Former Ambassador Ryan Crocker describes previous experiences when negotiating with Iran has been successful, and gives an example of successful diplomacy that was sabotaged:
I continued to hold talks with the Iranians in Kabul when I was sent to reopen the United States Embassy there. We forged agreements on various security issues and coordinated approaches to reconstruction. And then, suddenly, it all came to an end when President George W. Bush gave his famous “Axis of Evil” speech in early 2002. The Iranian leadership concluded that in spite of their cooperation with the American war effort, the United States remained implacably hostile to the Islamic Republic [bold mine-DL].
Real cooperation effectively ceased after the speech and the costs were immediate. At the time, we were in the process of negotiating the transfer of the notorious Afghan warlord, Gulbuddin Hekmatyar, from Iranian house arrest to Afghan custody and ultimately to American control. Instead, the Iranians facilitated his covert entry into Afghanistan where he remains at large, launching attacks on coalition and Afghan targets.
It’s important to stress here that effectively sabotaging cooperation with Iran in 2002 with that stupid, gratuitous phrase didn’t advance anything that the U.S. was trying to do in the region. It ratcheted up tensions with Tehran and imposed costs on the U.S. for no purpose except to gratify some hard-liners in the administration. For most Americans, it probably sounded like a throwaway line, and for some it may have sounded like the sort of “tough” rhetoric that they think “strong” presidents use, but instead of conveying strength it reflected the clumsy incompetence that would define the administration in the years to come.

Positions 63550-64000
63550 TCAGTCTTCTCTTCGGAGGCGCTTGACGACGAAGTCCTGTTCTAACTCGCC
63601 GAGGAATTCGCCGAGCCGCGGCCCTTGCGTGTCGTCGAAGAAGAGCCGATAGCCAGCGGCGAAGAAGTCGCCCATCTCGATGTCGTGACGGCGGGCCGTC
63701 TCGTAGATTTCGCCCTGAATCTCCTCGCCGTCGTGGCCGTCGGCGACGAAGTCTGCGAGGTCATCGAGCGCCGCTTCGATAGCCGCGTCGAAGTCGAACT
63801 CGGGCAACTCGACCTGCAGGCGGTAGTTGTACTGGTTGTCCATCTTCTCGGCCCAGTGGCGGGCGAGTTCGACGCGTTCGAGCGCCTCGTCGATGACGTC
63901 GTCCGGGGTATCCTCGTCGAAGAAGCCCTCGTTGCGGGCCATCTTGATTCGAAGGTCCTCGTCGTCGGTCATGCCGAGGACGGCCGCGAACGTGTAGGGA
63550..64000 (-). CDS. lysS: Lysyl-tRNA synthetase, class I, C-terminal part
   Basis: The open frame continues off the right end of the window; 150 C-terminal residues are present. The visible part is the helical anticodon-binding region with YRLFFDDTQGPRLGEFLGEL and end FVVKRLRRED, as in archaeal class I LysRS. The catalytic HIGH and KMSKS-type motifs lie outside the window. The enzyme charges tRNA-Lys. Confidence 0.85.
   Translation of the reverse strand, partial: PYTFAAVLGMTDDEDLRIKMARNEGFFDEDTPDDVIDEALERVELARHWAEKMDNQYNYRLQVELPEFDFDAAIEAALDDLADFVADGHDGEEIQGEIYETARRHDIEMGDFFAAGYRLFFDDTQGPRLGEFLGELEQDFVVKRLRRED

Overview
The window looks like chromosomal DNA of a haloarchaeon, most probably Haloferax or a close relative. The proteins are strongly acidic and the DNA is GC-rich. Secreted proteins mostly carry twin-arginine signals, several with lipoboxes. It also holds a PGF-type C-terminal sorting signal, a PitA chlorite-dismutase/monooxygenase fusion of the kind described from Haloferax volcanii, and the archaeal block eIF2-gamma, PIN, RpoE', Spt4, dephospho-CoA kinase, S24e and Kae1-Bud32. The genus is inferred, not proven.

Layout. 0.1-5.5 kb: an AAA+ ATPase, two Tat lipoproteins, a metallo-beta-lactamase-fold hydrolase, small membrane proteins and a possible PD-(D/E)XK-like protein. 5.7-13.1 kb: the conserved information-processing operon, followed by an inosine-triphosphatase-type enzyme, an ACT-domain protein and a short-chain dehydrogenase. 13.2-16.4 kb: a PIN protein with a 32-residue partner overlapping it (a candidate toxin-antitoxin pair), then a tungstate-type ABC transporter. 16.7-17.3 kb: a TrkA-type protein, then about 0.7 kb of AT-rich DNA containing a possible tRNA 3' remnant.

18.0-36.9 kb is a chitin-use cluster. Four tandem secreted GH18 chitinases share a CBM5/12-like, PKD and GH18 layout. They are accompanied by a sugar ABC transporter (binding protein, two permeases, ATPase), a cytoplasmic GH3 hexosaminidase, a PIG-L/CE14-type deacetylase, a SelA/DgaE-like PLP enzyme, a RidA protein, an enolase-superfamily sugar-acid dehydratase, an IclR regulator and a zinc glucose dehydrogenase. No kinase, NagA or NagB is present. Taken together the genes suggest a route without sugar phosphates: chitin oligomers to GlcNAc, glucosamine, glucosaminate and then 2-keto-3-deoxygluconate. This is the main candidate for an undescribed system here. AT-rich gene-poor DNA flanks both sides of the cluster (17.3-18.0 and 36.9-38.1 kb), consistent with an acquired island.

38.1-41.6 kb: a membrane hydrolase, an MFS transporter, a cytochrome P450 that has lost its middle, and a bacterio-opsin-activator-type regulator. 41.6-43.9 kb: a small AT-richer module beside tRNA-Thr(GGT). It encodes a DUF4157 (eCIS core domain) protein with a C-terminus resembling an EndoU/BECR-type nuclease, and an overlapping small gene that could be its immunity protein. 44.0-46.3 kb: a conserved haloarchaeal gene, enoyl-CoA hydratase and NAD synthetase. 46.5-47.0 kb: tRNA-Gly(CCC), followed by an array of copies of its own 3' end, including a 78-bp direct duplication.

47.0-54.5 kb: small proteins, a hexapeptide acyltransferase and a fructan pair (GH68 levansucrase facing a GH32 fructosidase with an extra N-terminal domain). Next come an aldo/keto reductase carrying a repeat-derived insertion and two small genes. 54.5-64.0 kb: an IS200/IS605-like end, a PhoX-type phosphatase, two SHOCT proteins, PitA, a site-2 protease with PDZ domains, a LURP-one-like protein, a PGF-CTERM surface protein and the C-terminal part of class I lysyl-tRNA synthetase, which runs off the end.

Crocker makes several suggestions for the current negotiations on the nuclear issue. Here were two that I found most interesting:
Third, America should be ready to introduce other issues beyond the nuclear file. Progress in one area can build confidence and facilitate progress in others. I mentioned this in a discussion with Iranian leaders in New York last month and they seemed receptive, mentioning Afghanistan and Syria as possibilities.
Finally, the United States must make clear that we do not seek to overthrow the Iranian regime. Iranian paranoia on this issue is virtually limitless and understandably so.
Including other issues in talks could be productive, but it would potentially create that many more obstacles to reaching any agreement. Once a few other issues are included in talks, either side could bring up new ones as a stalling tactic or an excuse to halt negotiations. Just as progress in one area can build confidence in others, setbacks can do the same to weaken it. Much of this would depend on the details. For instance, what exactly would the U.S. be negotiating with Iran about concerning Syria? Hard-liners in either country will seize on additional excuses to undermine the negotiations, so they should be given as few as possible. Clearly ruling out regime change is a good idea. That should make it easier for Iran to accept a deal that it might otherwise spurn, and it would also provoke many critics of diplomacy with Iran to show that their priority is overthrowing the government rather than resolving the nuclear issue. It should be a relatively easy guarantee for the U.S. to give Iran, and giving it would put Iranian hard-liners at a disadvantage by depriving them of a threat to demagogue.